Seize the day this Advent season

Weekday mornings are a blur.

This morning was no exception, as we scrambled to find shoes and backpacks and gloves and coats and lunchboxes.

We were practically out the door when my son remembered that he hadn’t done his math homework.


I had mentioned that homework a couple times over the weekend, but around here weekends are for weekend-ing. Those backpacks stayed closed.

“We don’t have time to wait for you to do it,” I said. “Grab a pencil and see if you can finish it in the car.”

Off we ran.

Even before I had pulled out of the driveway, he had worked out a math problem. The next one was done by the stop sign. He announced them one by one, and each felt like a victory. Just before we pulled up at school, he declared that he was finished.

He slipped his homework into his backpack and zipped it up. Then he and his brother jumped out of the car and ran off to school.

Now, I thrive under deadline pressure, and I have to tell you, it was absolutely exhilarating. Were the answers correct? I have no idea. But the homework was complete, and we made it to school on time.

As I drove away, I found myself thinking of this season of Advent. In many ways, these first few days of Advent, it seems that we have days and weeks stretching ahead of us before Christmas. It’s easy to feel like a child on a Friday afternoon with a whole weekend ahead of us, Monday morning far in the future, and all the time in the world to get to that homework packet.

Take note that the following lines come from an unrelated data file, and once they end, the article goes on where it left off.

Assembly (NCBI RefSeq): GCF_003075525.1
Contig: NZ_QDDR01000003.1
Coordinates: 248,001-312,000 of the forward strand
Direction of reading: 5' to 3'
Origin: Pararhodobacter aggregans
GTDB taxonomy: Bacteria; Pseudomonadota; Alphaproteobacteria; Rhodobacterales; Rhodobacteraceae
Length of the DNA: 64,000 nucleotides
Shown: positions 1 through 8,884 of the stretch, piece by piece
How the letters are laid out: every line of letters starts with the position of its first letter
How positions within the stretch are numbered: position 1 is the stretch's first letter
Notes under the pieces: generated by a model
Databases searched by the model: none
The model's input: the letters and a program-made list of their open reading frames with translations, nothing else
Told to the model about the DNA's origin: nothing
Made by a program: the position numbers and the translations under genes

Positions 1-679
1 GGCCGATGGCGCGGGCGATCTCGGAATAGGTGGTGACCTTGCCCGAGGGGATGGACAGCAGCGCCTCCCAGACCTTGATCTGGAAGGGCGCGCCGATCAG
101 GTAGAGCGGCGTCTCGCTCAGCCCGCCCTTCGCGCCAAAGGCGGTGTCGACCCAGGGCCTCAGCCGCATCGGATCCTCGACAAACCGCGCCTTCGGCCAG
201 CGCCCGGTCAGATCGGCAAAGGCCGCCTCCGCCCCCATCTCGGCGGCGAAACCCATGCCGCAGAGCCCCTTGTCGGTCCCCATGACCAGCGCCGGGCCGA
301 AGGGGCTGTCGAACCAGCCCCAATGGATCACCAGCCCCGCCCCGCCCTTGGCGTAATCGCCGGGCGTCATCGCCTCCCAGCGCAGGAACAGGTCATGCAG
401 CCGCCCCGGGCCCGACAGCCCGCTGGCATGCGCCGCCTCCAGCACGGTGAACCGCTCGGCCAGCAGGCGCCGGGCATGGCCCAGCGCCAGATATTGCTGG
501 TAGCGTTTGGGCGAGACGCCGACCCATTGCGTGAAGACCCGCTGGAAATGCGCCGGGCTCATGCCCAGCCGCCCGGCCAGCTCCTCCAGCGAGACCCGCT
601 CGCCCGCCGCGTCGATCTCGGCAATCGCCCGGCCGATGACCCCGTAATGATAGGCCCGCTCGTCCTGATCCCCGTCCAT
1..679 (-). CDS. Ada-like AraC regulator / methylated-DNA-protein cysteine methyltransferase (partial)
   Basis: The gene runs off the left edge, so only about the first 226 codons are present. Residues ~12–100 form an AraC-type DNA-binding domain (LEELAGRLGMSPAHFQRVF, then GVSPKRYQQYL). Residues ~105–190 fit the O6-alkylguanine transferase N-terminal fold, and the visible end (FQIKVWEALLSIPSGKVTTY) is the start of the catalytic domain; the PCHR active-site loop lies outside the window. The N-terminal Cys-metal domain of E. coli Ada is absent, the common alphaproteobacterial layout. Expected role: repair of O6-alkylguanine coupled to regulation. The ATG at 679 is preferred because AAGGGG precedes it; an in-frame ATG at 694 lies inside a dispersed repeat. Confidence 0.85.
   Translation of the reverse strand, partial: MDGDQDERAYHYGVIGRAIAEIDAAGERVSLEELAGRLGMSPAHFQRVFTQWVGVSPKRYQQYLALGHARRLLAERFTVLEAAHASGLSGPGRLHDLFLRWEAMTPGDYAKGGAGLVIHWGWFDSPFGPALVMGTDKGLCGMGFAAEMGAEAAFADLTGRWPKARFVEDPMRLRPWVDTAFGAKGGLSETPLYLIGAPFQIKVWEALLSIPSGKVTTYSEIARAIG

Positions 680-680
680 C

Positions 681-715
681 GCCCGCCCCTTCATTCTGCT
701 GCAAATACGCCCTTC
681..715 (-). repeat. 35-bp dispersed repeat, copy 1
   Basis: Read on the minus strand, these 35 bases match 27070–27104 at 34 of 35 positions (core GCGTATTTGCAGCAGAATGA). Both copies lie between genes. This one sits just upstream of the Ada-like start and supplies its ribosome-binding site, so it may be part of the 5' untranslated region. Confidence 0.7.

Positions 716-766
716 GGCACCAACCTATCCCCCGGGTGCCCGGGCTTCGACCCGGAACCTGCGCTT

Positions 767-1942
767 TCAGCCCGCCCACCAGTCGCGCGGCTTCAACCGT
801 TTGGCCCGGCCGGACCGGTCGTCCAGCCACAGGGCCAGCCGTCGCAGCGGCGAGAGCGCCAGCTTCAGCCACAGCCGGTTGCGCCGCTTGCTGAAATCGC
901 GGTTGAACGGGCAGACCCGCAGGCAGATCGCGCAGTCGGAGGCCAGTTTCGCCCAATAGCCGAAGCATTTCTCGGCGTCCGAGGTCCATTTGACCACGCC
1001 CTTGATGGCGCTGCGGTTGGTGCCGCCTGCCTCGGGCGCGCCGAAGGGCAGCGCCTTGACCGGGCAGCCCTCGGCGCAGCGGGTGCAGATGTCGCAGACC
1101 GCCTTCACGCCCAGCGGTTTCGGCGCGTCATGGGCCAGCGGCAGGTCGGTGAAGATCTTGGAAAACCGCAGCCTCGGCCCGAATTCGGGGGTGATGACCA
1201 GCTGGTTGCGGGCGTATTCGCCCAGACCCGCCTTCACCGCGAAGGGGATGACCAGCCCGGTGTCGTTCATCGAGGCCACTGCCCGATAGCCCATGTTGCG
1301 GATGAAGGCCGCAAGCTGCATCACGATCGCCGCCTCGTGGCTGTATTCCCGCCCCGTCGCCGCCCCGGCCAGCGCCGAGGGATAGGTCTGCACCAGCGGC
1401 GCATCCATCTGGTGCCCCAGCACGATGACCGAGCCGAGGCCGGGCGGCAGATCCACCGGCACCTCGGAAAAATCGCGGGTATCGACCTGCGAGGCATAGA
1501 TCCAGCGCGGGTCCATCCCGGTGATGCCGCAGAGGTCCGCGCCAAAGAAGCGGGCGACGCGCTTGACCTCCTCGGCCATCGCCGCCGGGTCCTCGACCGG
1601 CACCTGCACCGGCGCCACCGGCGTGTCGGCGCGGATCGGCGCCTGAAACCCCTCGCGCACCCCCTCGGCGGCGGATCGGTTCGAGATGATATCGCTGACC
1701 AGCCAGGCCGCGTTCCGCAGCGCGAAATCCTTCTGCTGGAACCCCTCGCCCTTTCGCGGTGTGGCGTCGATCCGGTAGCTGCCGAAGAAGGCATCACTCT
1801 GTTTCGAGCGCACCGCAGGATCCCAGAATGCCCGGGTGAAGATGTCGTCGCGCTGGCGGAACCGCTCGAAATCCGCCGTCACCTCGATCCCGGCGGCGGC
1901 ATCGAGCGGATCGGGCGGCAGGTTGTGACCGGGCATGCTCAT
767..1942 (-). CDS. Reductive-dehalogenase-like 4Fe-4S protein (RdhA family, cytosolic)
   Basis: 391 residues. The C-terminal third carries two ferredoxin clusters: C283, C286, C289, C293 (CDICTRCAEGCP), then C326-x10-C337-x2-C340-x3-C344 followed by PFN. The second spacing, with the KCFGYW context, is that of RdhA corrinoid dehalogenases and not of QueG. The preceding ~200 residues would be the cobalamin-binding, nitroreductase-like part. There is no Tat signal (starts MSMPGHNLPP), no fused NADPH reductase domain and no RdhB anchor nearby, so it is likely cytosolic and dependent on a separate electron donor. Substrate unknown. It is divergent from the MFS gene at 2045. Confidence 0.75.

But that weekend—and these weeks of Advent—will fly by. All of a sudden Monday morning will arrive, and our homework may not be complete.

The good news with Advent is that Jesus comes either way. He meets us where we are. He is all loving and all good and all merciful. We won’t get into trouble if we haven’t spent enough time in prayer and reflection and discernment. No one will knock off 2 points if we don’t make it to Confession.

But how much more beautiful, how much more powerful can Christmas morning be if we have spent some time preparing our hearts to welcome Him in.

Of course, we are not waiting for Jesus just during Advent. We are always waiting for Christ, and we do not know when He will arrive again. “But of that day and hour no one knows, neither the angels of heaven, nor the Son, but the Father alone.” (Matthew 24:36)

So let’s not see Christmas as a homework deadline. Instead, let’s look at it as a chance to welcome Jesus into our lives in a new way. Then on Christmas morning, we can encounter the Christ Child with our minds and hearts open and ready, our voices singing the Gloria with the angels, and our souls on fire with love for Him.

image_pdfSave as PDFimage_printSend to Printer

Rita Buettner

Rita Buettner

Rita Buettner is a wife, working mother and author of the Catholic Review's Open Window blog. She and her husband adopted their two sons from China, and Rita often writes about topics concerning adoption, family and faith.

Rita also writes The Domestic Church, a featured column in the Catholic Review. Her writing has been honored by the Catholic Press Association, the Maryland-Delaware-D.C. Press Association and the Associated Church Press.